- How powerful a Queen is, is an open question. Throughout history, there has been speculation on the strength of the Queens and what it might take to kill one. Much of it has been from young hotheaded Seraphim who would have liked to have seen the head of the Queen of Tears on a stick, but the failure of anything to come of such enthusiastic braggartry sets at least a minimum boundary upon the difficulty of such things. Since the Release, such speculation has only intensified as the Radiant ponder upon how to remove the terrible threat of the Twilight Queens, but information is thin on the ground. The Radiant Queens do not respond well to questions about “So, how powerful are you really?” at best providing an answer so cryptic it might as well be useless, and rather more frequently taking it as a breach of protocol or - in the case of the Queen of Swords - an open challenge for some sparring on the training courts. If any have been so foolish as to ask that of the Queens of Tears or Storms, their bodies have never been found, and getting a straight answer out of Mirrors is about as likely as getting one out of the Cat.
- "A Queen lives her Invocation." A subtle, important bit of lore, found across both all available Radiant and Twilight sources. It means, in essence, that a Queen is constrained to act according to her Invocation; not doing so appears to weaken either the Invocation or the Queen.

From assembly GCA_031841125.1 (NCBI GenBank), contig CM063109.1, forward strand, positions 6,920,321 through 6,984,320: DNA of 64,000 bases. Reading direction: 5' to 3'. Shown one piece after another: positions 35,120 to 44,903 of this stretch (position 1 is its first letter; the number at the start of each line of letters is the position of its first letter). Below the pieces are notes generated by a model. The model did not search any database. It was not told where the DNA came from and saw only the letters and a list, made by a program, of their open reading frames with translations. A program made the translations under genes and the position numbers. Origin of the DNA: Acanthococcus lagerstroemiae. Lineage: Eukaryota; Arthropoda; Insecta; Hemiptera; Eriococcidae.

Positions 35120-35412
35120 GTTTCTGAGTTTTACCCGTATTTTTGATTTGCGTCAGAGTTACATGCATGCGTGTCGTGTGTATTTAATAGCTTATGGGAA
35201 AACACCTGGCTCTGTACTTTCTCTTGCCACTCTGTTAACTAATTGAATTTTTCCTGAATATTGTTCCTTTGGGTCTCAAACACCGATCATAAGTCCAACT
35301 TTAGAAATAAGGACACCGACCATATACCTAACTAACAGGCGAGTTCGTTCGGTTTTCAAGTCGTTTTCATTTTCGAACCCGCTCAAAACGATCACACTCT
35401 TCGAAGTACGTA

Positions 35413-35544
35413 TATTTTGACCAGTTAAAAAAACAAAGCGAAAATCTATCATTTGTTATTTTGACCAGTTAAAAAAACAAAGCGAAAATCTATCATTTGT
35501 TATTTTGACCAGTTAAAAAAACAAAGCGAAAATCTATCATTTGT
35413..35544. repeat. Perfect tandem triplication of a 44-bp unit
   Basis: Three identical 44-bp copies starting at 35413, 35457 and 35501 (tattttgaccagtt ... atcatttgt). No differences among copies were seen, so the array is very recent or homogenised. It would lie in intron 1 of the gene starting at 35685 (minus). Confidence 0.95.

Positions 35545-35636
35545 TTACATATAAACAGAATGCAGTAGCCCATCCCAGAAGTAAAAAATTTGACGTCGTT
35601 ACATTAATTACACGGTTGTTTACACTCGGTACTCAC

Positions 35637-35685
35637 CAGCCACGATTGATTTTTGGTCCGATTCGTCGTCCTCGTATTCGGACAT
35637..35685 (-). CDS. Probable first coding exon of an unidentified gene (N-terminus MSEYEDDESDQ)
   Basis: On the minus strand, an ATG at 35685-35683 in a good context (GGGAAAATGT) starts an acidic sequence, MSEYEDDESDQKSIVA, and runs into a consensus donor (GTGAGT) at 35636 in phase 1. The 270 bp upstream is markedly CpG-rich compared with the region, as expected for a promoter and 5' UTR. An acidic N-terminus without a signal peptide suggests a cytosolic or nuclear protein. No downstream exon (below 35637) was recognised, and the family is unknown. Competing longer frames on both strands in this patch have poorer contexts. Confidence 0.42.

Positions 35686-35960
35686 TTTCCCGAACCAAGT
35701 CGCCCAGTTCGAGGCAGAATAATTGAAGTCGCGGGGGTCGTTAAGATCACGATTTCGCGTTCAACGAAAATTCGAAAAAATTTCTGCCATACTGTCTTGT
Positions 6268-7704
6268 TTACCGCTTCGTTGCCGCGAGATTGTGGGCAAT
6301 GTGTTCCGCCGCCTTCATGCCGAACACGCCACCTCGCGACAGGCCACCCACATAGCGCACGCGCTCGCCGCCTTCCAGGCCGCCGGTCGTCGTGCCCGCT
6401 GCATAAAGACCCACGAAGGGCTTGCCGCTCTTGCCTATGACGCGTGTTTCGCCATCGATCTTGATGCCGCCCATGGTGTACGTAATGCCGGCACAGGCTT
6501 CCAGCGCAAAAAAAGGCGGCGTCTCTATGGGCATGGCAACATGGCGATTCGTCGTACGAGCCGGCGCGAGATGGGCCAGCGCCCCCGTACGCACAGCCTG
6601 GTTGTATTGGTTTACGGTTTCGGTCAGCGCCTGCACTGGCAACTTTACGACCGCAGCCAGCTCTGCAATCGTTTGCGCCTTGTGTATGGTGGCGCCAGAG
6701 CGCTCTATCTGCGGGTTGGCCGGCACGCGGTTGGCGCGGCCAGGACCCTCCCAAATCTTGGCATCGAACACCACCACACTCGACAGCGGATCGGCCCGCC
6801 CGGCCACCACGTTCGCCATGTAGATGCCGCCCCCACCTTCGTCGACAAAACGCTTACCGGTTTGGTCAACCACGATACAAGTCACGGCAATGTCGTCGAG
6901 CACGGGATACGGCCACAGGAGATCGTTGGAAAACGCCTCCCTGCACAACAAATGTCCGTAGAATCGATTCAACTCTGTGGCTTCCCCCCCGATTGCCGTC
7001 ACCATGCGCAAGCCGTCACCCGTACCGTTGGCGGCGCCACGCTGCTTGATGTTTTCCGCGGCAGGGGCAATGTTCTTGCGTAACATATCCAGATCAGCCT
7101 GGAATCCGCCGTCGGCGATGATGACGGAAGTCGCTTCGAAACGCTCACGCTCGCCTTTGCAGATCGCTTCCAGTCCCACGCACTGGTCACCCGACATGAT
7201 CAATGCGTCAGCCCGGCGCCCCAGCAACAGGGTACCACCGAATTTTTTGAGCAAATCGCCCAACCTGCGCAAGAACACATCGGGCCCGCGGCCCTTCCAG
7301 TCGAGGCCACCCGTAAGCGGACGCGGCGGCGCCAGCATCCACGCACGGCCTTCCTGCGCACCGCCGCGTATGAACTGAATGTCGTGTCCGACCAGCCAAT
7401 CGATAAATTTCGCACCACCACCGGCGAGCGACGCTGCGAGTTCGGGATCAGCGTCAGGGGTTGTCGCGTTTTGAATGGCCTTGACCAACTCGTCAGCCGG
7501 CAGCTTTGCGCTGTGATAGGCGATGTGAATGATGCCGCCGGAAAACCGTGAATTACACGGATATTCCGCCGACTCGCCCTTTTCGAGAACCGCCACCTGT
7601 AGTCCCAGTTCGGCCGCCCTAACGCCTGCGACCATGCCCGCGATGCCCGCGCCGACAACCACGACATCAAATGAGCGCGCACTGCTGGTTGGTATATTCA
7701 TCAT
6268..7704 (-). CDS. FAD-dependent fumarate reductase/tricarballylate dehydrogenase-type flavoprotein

- There might exist a possibility to take over the mantle of an existing Queenship. This is mainly important to the Radiant, since one possible goal is to free their Queens from the Dreamlands using such a method.
There are, theoretically, two versions of this possibility; one version holds that it is possible to become one in some way with one of the Queens; the other (usually called the “Usurping Theory”) is that it is possible to replace a Queen. It should be noted that the Usurping Theory does not necessarily require the Hopeful in question to actually usurp the Throne (abdication is covered by it as well); it is only known as such due to the influence of Alhambra, who have a significant degree of scholarship on the idea, mainly in order to dismiss it.
This scholarship exists primarily because of a persistent dark rumor about the Queen of Tears: It is claimed by some of her detractors that once a century (or more), a powerful follower of the Queen vanishes without a trace after being invited to see the Queen; but afterward the Queen looks younger, and her words and gestures sometimes echo the vanished Noble. Needless to say, not only is this rumor Heresy in Alhambra, the people spreading it are making claims well in excess of any actual evidence, and there are several obvious logical problems inherent in the rumors (for one, how would anybody be around long enough to notice?). Even if it were true, the Queen of Tears might be using them for something else (a secret suicide mission, say) and the echoes are merely the Queen’s way of honoring the sacrifice.